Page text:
Squid Wars

Another flash story, this one written in about 30 minutes. Any resemblence to real life characters is purely coincidental (no shotgun blasts to the face for me, thank you very much).

“Red Leader, you are cleared for attack”. How did I find myself here; a marine biologist attacking an American space station armed with a squid?

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You, me and her

Life was so much simpler when it was just the two of us. We’d explore such avenues of thought together, you and I. Walking arm in arm through the boulevards of well-established fact before ducking down a muddy alley and romping in the puddles of the arcane. I came to trust you, to lean on you, to depend on you. And you never let me down. Whatever I needed, you could always lay your hands on it. You gave me everything.

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How I ended up in Hell

(This is a flash story – a story written in 15 minutes on a train to Wales)

Want to know how I ended up in Hell? It was Billy’s stag night and so far a total disaster. Because of Billy’s best friend Bobby, we were sitting at a raw food restaurant in London – a raw food restaurant that had run out of most vegetables. I had a plate of “spaghetti” in front of me. Spaghetti made from shaved zucchini. Cold spaghetti. Spaghetti covered in tomato sauce consisting entirely of squashed cold tomato. “Don’t worry” whispered Billy, somehow picking up on my abject misery. “Wait until the girls arrive”.

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Of Gaps and Grass-Eaters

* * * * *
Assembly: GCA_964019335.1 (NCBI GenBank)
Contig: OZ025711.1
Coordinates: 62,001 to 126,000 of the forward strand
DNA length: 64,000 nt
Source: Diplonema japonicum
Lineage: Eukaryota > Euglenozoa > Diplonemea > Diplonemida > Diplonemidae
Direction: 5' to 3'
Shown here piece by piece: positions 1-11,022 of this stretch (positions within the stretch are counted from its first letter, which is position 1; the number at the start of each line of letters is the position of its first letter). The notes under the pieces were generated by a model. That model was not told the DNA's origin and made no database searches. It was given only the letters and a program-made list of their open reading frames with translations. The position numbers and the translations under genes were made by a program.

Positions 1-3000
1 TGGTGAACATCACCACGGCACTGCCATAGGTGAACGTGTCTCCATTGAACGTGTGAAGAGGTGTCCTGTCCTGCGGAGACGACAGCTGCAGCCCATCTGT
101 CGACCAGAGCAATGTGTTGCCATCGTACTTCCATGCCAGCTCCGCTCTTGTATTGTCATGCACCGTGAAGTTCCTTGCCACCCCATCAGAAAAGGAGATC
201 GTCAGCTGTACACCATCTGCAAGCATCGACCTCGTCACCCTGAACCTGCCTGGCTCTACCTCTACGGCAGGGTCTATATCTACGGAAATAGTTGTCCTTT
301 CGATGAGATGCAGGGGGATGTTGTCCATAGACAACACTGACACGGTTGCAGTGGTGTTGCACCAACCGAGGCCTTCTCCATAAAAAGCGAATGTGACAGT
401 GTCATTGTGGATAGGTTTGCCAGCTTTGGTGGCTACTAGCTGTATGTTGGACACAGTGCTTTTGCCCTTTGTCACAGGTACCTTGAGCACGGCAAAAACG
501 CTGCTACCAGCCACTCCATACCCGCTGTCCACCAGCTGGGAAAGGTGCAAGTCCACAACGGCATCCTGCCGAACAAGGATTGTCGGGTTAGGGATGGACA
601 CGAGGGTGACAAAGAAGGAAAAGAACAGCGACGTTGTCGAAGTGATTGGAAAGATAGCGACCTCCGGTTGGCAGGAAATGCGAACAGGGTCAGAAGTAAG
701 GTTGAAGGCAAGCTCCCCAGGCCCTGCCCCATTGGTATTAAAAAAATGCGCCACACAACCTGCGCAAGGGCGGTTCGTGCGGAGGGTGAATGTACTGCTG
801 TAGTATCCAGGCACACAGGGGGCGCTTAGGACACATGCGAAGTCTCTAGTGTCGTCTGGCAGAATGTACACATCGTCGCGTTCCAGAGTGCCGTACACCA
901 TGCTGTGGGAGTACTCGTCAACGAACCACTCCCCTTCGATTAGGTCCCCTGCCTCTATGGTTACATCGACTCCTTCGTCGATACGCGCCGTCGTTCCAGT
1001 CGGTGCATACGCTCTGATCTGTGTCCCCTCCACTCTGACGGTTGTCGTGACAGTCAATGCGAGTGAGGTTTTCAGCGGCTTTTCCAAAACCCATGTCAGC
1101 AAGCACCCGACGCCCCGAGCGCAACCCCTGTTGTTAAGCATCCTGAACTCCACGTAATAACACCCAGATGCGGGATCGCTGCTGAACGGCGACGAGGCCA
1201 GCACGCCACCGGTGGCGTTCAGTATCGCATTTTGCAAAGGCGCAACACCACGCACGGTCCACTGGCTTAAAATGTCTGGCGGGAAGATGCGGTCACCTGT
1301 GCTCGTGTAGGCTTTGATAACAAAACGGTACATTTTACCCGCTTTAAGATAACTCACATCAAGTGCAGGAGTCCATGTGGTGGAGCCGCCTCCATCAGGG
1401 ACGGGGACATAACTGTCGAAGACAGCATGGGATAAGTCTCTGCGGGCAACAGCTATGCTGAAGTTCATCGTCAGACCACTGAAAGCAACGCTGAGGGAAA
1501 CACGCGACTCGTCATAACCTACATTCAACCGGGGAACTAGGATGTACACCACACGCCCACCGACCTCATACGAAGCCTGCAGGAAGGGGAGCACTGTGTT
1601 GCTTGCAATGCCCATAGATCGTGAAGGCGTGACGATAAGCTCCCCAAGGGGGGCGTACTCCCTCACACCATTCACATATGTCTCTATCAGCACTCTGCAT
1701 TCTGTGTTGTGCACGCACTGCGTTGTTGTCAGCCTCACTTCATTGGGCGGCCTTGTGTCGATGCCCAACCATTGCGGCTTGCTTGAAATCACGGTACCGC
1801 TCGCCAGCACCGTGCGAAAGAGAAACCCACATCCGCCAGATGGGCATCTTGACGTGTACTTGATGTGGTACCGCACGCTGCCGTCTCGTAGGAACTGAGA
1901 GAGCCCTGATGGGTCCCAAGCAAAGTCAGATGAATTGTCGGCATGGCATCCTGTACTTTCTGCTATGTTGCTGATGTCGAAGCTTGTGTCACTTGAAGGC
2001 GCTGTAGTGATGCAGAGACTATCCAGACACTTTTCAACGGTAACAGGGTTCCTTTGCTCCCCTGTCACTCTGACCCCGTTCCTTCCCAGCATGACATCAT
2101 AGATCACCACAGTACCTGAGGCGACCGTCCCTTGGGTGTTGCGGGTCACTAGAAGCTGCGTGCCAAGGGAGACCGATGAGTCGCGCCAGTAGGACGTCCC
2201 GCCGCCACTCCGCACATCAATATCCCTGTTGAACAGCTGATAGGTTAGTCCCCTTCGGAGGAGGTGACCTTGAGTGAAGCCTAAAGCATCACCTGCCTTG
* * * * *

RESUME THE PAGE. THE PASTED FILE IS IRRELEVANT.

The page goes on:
Are the American people obsolete? Salon argues that because of globalisation and technology there is now a increased separation between capital and labour. The activities that generate wealth have both been outsourced to cheaper shores, and become more efficient because of technology. As a consequence the social contract in Western society between rich and poor – the rich provide the capital while the poor provide the labour – is breaking down. The rich still have capital, but they can now move the production of goods to the East, creating a shortage of jobs in the West.

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Grayclaves and Henry the Lion

I read two articles on a similar theme this morning. Firstly there was Scott Adams’ post Startup Country, about creating a small, elite, light-weight country inside another country and using it to bootstrap the economy of the larger country. Secondly I read The Politically Incorrect Guide to Ending Poverty, published by The Atlantic. This article actually talks about Paul Romer’s ideas on “Charter Cities” – a city governed by it’s own charter, rather than national laws. According to The Atlantic, this idea goes back to the 12th century with Heny the Lion and the idea of Imperial Free Cities.

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Procrastination Modeling

For the last few months I’ve been trying to come up with a model for procrastination. Specifically; for the various factors that cause me to delay carrying out a task. Over the weekend I was pondering what I would use the model for. If I came up with an equation which effectively represented the various parameters describing how much I would procrastinate over a given task, what use would it be?

Well, my thinking is that if I have an accurate model of what causes me to procrastinate over tasks, I can then start targeting the various factors. I can create strategies to reduce the impact of different factors, and hopefully improve my own effectiveness. It will also be interesting to see if – by the very act of studying my behaviour – I reduce the amount I procrastinate.

Emacs cmd-key on Mac

Emacs on my Macbook Pro uses the “alt” key (the one to the left of the “cmd” key) to be the Alt (meta) key when doing things like Alt-Backspace to delete backwards by word. This is quite annoying for me as I naturally try and use the command key for this. To fix this put the following in your .emacs file.

(setq mac-command-modifier 'meta)